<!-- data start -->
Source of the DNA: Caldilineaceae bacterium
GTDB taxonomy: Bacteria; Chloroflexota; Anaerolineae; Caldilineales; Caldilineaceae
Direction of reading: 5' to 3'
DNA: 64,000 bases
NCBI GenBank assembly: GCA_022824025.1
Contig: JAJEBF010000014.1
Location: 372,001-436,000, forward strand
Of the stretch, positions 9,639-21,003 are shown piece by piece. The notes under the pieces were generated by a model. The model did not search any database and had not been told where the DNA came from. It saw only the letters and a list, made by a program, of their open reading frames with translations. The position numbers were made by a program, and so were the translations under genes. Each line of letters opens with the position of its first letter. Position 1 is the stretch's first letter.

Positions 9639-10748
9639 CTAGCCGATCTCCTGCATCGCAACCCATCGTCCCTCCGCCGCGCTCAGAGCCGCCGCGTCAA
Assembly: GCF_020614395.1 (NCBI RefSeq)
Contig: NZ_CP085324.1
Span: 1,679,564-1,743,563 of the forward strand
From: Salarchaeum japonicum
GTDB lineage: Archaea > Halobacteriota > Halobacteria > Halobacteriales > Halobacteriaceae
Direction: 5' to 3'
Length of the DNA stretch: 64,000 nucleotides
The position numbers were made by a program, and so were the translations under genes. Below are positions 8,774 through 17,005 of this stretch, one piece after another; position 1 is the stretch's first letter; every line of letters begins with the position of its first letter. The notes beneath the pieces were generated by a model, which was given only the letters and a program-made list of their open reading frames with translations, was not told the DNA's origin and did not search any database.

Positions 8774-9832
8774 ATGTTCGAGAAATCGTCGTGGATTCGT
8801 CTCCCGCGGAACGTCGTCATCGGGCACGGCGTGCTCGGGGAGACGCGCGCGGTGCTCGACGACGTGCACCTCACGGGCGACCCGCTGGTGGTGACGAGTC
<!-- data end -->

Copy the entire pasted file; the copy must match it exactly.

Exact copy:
Source of the DNA: Caldilineaceae bacterium
GTDB taxonomy: Bacteria; Chloroflexota; Anaerolineae; Caldilineales; Caldilineaceae
Direction of reading: 5' to 3'
DNA: 64,000 bases
NCBI GenBank assembly: GCA_022824025.1
Contig: JAJEBF010000014.1
Location: 372,001-436,000, forward strand
Of the stretch, positions 9,639-21,003 are shown piece by piece. The notes under the pieces were generated by a model. The model did not search any database and had not been told where the DNA came from. It saw only the letters and a list, made by a program, of their open reading frames with translations. The position numbers were made by a program, and so were the translations under genes. Each line of letters opens with the position of its first letter. Position 1 is the stretch's first letter.

Positions 9639-10748
9639 CTAGCCGATCTCCTGCATCGCAACCCATCGTCCCTCCGCCGCGCTCAGAGCCGCCGCGTCAA
Assembly: GCF_020614395.1 (NCBI RefSeq)
Contig: NZ_CP085324.1
Span: 1,679,564-1,743,563 of the forward strand
From: Salarchaeum japonicum
GTDB lineage: Archaea > Halobacteriota > Halobacteria > Halobacteriales > Halobacteriaceae
Direction: 5' to 3'
Length of the DNA stretch: 64,000 nucleotides
The position numbers were made by a program, and so were the translations under genes. Below are positions 8,774 through 17,005 of this stretch, one piece after another; position 1 is the stretch's first letter; every line of letters begins with the position of its first letter. The notes beneath the pieces were generated by a model, which was given only the letters and a program-made list of their open reading frames with translations, was not told the DNA's origin and did not search any database.

Positions 8774-9832
8774 ATGTTCGAGAAATCGTCGTGGATTCGT
8801 CTCCCGCGGAACGTCGTCATCGGGCACGGCGTGCTCGGGGAGACGCGCGCGGTGCTCGACGACGTGCACCTCACGGGCGACCCGCTGGTGGTGACGAGTC